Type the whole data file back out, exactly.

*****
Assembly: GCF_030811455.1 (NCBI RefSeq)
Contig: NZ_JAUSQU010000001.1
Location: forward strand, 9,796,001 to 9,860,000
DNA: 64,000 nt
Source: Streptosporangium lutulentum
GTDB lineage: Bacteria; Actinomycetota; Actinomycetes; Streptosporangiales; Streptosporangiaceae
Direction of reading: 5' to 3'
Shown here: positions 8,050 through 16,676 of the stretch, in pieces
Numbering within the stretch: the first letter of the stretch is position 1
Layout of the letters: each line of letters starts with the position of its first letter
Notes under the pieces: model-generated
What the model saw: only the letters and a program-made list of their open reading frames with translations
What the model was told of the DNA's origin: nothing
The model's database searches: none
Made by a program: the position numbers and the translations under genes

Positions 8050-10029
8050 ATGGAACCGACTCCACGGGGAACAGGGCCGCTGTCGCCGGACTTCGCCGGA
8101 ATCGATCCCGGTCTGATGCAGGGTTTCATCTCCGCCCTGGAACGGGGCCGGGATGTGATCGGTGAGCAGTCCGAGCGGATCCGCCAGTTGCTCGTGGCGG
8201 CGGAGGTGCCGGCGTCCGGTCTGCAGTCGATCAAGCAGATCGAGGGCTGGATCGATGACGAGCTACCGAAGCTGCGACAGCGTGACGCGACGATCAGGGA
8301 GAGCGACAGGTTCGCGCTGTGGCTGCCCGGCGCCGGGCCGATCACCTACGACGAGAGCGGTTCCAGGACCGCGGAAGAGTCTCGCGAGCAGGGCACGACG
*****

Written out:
Assembly: GCF_030811455.1 (NCBI RefSeq)
Contig: NZ_JAUSQU010000001.1
Location: forward strand, 9,796,001 to 9,860,000
DNA: 64,000 nt
Source: Streptosporangium lutulentum
GTDB lineage: Bacteria; Actinomycetota; Actinomycetes; Streptosporangiales; Streptosporangiaceae
Direction of reading: 5' to 3'
Shown here: positions 8,050 through 16,676 of the stretch, in pieces
Numbering within the stretch: the first letter of the stretch is position 1
Layout of the letters: each line of letters starts with the position of its first letter
Notes under the pieces: model-generated
What the model saw: only the letters and a program-made list of their open reading frames with translations
What the model was told of the DNA's origin: nothing
The model's database searches: none
Made by a program: the position numbers and the translations under genes

Positions 8050-10029
8050 ATGGAACCGACTCCACGGGGAACAGGGCCGCTGTCGCCGGACTTCGCCGGA
8101 ATCGATCCCGGTCTGATGCAGGGTTTCATCTCCGCCCTGGAACGGGGCCGGGATGTGATCGGTGAGCAGTCCGAGCGGATCCGCCAGTTGCTCGTGGCGG
8201 CGGAGGTGCCGGCGTCCGGTCTGCAGTCGATCAAGCAGATCGAGGGCTGGATCGATGACGAGCTACCGAAGCTGCGACAGCGTGACGCGACGATCAGGGA
8301 GAGCGACAGGTTCGCGCTGTGGCTGCCCGGCGCCGGGCCGATCACCTACGACGAGAGCGGTTCCAGGACCGCGGAAGAGTCTCGCGAGCAGGGCACGACG